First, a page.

Santa Cruz 5010 CC
Words by Drew Rohde | Photos by Nic Hall / Drew Rohde
Over the last few months we’ve had three different riders put miles on our purple 2019 Santa Cruz 5010 CC. This snappy trail bike sees several revisions in its latest incarnation, V3, and they are definitely changes that are noticed on trail. As is the case with contemporary bikes, the 5010 V3 gets a longer reach, slacker head angle, a steeper seat tube and increased stiffness. Where the 5010 holds fast however is the matched 130mm travel front and rear, bucking the over-forked trend many shorter travel trail rigs have adopted over the years. During our test period we took the 5010 to all our usual trails in the Bend, Oregon area and familiarized ourselves with the bike’s strengths and weaknesses.
Our 5010 CC is Santa Cruz’s top-tier carbon and came with the X01 build. Santa Cruz offers the 5010 in several price points. Customers can pick up a 5010 as frame only or choose one of their alloy or price-conscious carbon completes, or if you choose, spare no expense on a fully carbon XX1 or Shimano XTR build.
Our test bike retails for $7,999 and comes with Fox Elite suspension, SRAM X01 Eagle, Santa Cruz’s Reserve Carbon wheels and bar, Race Face Aeffect stem and Maxxis Minion 2.6” tires.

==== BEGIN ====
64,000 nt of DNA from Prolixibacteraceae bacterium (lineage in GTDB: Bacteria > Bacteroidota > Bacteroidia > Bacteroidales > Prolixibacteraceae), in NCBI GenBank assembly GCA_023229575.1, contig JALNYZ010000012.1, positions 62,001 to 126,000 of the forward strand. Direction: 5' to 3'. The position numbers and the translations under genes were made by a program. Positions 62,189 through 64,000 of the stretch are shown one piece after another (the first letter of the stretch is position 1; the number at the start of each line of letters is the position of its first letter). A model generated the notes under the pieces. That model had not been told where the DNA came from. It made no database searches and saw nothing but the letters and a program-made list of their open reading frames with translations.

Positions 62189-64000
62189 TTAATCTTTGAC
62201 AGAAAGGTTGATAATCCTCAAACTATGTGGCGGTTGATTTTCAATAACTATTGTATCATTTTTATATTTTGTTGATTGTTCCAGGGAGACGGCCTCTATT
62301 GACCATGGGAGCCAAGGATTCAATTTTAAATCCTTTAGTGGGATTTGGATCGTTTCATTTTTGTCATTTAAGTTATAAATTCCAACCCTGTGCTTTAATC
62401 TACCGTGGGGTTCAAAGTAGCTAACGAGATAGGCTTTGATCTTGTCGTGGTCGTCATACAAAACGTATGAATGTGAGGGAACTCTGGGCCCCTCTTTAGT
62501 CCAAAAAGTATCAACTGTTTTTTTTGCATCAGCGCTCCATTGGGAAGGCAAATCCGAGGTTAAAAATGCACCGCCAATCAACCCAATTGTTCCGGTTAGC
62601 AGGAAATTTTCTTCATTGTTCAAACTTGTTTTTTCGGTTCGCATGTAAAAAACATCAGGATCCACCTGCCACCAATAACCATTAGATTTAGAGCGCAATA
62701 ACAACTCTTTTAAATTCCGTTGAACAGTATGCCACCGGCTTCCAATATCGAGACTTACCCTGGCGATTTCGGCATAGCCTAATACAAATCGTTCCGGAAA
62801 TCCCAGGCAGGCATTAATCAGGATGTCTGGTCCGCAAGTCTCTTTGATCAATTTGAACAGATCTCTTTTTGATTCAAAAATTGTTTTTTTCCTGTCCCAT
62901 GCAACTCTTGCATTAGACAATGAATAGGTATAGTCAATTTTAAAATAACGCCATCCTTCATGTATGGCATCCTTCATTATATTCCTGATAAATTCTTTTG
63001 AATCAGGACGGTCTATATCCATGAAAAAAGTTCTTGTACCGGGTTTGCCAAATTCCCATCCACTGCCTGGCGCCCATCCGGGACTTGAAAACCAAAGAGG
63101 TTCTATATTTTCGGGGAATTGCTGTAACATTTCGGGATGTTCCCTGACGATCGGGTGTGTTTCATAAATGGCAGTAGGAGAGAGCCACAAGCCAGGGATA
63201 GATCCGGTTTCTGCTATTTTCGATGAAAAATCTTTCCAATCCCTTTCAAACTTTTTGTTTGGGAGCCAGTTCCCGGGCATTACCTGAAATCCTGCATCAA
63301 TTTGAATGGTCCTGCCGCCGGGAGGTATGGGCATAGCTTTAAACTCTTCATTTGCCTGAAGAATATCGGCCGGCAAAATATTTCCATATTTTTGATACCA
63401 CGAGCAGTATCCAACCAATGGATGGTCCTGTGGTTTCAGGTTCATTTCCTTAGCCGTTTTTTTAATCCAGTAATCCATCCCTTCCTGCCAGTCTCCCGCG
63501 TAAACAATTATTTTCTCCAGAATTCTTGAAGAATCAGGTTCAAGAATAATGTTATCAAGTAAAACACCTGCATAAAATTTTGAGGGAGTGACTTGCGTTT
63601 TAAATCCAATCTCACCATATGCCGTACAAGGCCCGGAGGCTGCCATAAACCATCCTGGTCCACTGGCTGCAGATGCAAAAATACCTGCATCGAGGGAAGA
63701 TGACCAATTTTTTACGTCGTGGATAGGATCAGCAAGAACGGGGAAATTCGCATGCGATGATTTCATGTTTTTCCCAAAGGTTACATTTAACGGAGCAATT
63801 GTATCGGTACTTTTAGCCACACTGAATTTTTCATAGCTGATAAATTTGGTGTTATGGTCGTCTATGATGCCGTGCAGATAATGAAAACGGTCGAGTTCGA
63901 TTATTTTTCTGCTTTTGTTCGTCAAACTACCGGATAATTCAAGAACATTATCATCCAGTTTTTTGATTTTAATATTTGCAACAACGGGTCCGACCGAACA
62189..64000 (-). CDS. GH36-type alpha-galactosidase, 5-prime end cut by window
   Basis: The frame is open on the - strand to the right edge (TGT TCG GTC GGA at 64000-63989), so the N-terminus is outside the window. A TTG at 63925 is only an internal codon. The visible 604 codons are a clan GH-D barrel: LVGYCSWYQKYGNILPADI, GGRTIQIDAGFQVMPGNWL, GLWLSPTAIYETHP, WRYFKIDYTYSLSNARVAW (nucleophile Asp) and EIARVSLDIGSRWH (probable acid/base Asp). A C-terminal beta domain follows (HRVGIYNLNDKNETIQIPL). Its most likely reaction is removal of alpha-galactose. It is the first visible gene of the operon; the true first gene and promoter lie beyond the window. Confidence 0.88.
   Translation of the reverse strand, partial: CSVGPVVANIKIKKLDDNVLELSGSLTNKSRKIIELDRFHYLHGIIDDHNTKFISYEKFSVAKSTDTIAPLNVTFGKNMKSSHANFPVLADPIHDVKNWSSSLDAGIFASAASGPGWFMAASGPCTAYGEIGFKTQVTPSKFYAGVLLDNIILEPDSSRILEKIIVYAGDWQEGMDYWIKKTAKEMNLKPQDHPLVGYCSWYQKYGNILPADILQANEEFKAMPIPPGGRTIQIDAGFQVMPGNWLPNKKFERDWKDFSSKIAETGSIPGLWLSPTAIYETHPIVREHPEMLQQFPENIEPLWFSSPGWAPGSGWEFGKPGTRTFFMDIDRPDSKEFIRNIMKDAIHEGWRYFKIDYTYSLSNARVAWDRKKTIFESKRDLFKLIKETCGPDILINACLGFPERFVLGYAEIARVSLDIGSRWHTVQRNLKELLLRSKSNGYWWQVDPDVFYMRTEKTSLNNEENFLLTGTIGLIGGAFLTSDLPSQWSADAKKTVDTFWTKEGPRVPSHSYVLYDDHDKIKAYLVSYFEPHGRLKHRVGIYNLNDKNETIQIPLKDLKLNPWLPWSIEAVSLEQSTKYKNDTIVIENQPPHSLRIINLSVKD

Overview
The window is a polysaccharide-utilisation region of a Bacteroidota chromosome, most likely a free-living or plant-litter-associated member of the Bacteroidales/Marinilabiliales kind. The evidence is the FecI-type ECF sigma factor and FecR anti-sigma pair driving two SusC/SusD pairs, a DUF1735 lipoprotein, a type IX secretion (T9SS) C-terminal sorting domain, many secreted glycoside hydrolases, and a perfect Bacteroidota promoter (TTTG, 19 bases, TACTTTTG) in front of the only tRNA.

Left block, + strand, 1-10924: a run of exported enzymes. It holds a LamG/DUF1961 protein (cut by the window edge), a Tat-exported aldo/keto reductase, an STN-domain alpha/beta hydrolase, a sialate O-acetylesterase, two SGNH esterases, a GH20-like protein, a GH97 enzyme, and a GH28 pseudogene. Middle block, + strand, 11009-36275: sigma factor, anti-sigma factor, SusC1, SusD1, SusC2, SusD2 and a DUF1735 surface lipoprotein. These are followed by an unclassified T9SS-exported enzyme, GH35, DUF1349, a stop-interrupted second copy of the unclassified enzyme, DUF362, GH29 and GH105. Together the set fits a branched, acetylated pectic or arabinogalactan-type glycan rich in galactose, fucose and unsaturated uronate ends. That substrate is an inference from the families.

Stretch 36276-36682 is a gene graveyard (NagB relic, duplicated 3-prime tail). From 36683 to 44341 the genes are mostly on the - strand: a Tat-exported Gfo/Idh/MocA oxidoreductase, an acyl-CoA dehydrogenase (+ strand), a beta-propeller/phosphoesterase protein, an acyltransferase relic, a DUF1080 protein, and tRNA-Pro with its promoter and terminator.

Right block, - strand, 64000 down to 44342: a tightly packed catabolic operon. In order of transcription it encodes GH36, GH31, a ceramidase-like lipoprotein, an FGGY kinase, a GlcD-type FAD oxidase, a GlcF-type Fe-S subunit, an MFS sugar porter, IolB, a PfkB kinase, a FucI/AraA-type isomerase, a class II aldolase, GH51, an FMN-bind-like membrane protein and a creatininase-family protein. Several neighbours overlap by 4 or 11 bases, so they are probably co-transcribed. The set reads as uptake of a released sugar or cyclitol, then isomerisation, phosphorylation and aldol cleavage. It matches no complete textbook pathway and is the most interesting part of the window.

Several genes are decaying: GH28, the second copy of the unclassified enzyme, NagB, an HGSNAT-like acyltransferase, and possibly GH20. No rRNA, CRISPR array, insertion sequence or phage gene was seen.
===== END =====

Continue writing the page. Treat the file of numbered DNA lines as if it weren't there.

Geometry on the 2019 5010 has been updated and the full chart can be seen here.
Each frame size has grown 15mm in length, giving our size large a 460mm reach. Santa Cruz gave the 5010 an adjustable flip chip at the rear shock mount, which moves the BB about 4mm and changes head tube and seat tube angles less than half a degree. We will be giving all measurements of the bike in ‘Hi’ mode since that’s the setting we primarily used.
The updated seat tube angle is 75.2 degrees and the head tube angle sits at 66.5 degrees. A 334mm bottom bracket height, 425mm chainstays and 46.85-inch wheelbase make the bike a precision machine.
Two short, counter-rotating links are still the heart of the 5010’s VPP suspension design. Santa Cruz has employed the system for over a decade and has been making some major improvements as of late. New frame updates work in conjunction with the VPP design to increase stiffness. Dual uprights are found on the rear triangle and have boosted the frames overall feel. Another highlight is the beefy bottom bracket/downtube junction box. It certainly looks overkill for a 130mm bike, but if you watch Ratboy or Loosedog’s videos then it’s easy to see why Santa Cruz has erred on the side of send as opposed to safe.